For almost two days, the marathon meeting of the National Commission on Social Security Reform (NCSSR) had been characterized by soporific droning.
Then, in a sudden, crackling exchange, a few members began debating the merits of fixing the nation's troubled retirement system with new taxes. TV cameramen sprang into action. Lobbyists dropped their crossword puzzles and began scribbling notes furiously. But Sen. Bob Dole (R) of Kansas quickly reached out and stopped the argument.
''This demonstrates the real problem,'' he said. ''We're about where we were eight months ago. If we're going to save the social security system, some appropriate trade-offs must be found. That's the challenge to this commission - and the challenge to Congress.''
The commission's three-day session ended without agreement on a package of social security reforms. But the panel did agree on the size of the problem. And delicate, behind-the-scenes negotiations indicated that congressional leaders, facing up to a difficult task, have begun to move on fixing the nation's troubled retirement system.
For more than a year, members of Congress and President Reagan, when asked what to do about social security, have demurred by saying, ''I'm waiting for the report of the National Commission on Social Security.''
Now, after the November midterm elections, politicians' need for a political screen covering the issue has lessened - while the system's problems have become more acute. Thus key senators and representatives have begun outlining the sort of social security reform package they'd like to see.
Rep. Dan Rostenkowski (D) of Illinois, chairman of the Ways and Means Committee, in a letter to his colleagues last week said large deficits precluded using general revenue from the Treasury to pay social security benefits. Liberals have traditionally favored such a move. Mr. Rostenkowski also opposed major social security tax increases, while leaving the door open for raising revenue through other, smaller taxes.
Senator Dole, Finance Committee chairman and an NCSSR member, says he's ready for Congress to address the issue ''today.''
Republicans, on the whole, oppose fixing the system through infusions of new revenue, but Dole says ''I'm willing to bring new taxes up'' as part of a ''combination of things'' to repair social security.
The National Commission, meanwhile, will apparently settle for defining the problem and providing various packages of options, rather than proposing one sweeping set of solutions.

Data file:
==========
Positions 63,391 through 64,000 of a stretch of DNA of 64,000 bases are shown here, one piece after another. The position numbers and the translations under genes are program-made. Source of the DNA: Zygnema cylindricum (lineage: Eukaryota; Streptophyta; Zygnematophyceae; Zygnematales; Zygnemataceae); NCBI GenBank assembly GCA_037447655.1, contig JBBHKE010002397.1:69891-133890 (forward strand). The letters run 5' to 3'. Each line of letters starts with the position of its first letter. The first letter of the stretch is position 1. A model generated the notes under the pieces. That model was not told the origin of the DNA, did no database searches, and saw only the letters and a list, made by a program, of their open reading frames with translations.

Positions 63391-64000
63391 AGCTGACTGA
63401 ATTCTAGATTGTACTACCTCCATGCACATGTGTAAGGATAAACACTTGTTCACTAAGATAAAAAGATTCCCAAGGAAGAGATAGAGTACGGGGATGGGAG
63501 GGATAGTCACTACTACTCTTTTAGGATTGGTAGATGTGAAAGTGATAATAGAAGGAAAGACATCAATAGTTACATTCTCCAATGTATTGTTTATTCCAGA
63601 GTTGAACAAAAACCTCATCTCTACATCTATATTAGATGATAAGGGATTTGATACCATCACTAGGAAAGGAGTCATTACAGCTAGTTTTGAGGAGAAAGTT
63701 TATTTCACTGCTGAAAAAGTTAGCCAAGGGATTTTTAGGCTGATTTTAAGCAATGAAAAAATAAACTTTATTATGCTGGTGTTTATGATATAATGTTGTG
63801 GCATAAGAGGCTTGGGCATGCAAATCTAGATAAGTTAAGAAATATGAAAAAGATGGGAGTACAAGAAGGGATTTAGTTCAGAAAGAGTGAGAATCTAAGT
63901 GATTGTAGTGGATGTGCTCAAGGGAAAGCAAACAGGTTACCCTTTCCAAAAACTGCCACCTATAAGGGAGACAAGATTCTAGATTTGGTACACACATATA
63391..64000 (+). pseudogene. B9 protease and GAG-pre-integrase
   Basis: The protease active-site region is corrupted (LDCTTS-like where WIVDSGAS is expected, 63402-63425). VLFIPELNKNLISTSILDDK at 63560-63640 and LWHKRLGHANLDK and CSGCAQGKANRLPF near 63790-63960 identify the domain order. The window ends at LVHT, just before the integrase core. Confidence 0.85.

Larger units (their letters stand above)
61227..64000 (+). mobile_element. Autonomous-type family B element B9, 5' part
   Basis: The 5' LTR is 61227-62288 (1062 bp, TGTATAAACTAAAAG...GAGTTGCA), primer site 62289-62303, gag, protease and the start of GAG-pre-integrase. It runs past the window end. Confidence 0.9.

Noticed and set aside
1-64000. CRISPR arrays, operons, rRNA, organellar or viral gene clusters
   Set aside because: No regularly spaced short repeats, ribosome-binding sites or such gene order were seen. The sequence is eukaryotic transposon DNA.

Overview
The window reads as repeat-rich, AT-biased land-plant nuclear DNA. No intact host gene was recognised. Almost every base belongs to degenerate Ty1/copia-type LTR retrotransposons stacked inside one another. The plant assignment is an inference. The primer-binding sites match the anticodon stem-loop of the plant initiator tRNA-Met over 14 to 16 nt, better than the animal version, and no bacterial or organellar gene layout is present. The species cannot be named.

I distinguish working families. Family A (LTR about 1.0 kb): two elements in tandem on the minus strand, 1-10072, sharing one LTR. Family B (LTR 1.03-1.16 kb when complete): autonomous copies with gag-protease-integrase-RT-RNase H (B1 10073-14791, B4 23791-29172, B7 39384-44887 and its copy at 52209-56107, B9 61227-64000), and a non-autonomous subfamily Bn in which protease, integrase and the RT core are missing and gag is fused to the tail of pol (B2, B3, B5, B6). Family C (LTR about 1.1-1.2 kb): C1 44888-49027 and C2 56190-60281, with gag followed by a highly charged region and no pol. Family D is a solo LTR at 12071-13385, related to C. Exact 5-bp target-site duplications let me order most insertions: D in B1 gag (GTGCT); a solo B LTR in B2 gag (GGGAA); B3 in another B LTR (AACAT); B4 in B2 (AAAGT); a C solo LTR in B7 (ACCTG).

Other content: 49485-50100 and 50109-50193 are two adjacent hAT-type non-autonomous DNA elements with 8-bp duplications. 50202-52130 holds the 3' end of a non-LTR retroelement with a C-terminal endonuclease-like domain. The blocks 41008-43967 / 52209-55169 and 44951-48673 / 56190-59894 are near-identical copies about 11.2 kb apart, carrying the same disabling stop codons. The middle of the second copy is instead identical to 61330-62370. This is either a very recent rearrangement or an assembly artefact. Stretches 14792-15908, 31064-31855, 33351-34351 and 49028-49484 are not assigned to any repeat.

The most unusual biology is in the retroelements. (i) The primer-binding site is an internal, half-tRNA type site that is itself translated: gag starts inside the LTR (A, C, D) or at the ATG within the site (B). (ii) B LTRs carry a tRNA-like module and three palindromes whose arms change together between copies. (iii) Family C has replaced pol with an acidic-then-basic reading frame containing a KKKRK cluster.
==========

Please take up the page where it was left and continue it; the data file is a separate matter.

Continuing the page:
''We accomplished less than I had hoped for, but more than I realistically expected,'' said NCSSR chairman Alan Greenspan at the end of the Nov. 11-13 session.
The commission agreed that social security will need $150 billion to $200 billion to tide it safely through the decade, and that the system faces a long-term shortfall of 1.8 percent of the income subject to social security tax between now and 2055.
Robert Ball, former social security commissioner and leader of the Democrats on the panel, says there is only a 50-50 chance that the NCSSR will produce a report by consensus. Sen. William L. Armstrong (R) of Colorado, chairman of the social security subcommittee and a commission member, says there is but ''a remote possibility'' that the panel will agree on one package of reforms.
''If I had to guess, I'd say our report will be a definition of the problem, plus scholarship'' on various options, Mr. Armstrong says.
Chairman Greenspan is circulating among members a three-page memo outlining eight ways to meet the short-term cash-flow crunch. The solutions cover the spectrum from a package of all revenue increases to one of all benefit changes.
In addition, commission Democrats proffered a package comprising, among other things, a moving forward of some portion of payroll taxes currently scheduled for 1985 and 1990, bringing new federal employees into the system, and deferring cost-of-living increases from July to October.
The Democratic package was sent to the White House for comment. Dole indicated it depended too heavily on new taxes to please Republicans.
In any case, NCSSR members now emphasize their work will be carried on in concert with the White House and the congressional leadership.
''Without their support, anything we do here will founder,'' says commission member Sen. John Heinz (R) of Pennsylvania.